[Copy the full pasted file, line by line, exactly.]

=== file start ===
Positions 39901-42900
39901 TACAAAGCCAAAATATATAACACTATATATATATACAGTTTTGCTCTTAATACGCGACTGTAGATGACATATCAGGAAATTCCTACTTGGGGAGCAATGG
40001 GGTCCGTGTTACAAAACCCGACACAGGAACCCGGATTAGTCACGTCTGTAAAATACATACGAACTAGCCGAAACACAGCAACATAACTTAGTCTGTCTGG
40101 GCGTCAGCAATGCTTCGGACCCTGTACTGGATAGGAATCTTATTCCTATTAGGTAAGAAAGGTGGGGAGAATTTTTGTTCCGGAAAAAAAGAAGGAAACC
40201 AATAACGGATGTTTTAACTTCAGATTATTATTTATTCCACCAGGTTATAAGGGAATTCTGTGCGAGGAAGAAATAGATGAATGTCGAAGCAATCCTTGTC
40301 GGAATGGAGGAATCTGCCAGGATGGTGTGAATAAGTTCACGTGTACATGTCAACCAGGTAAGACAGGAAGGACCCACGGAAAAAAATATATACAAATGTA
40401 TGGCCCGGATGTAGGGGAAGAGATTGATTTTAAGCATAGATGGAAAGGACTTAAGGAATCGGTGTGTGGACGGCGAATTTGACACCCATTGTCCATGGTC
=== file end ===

Positions 39901-42900
39901 TACAAAGCCAAAATATATAACACTATATATATATACAGTTTTGCTCTTAATACGCGACTGTAGATGACATATCAGGAAATTCCTACTTGGGGAGCAATGG
40001 GGTCCGTGTTACAAAACCCGACACAGGAACCCGGATTAGTCACGTCTGTAAAATACATACGAACTAGCCGAAACACAGCAACATAACTTAGTCTGTCTGG
40101 GCGTCAGCAATGCTTCGGACCCTGTACTGGATAGGAATCTTATTCCTATTAGGTAAGAAAGGTGGGGAGAATTTTTGTTCCGGAAAAAAAGAAGGAAACC
40201 AATAACGGATGTTTTAACTTCAGATTATTATTTATTCCACCAGGTTATAAGGGAATTCTGTGCGAGGAAGAAATAGATGAATGTCGAAGCAATCCTTGTC
40301 GGAATGGAGGAATCTGCCAGGATGGTGTGAATAAGTTCACGTGTACATGTCAACCAGGTAAGACAGGAAGGACCCACGGAAAAAAATATATACAAATGTA
40401 TGGCCCGGATGTAGGGGAAGAGATTGATTTTAAGCATAGATGGAAAGGACTTAAGGAATCGGTGTGTGGACGGCGAATTTGACACCCATTGTCCATGGTC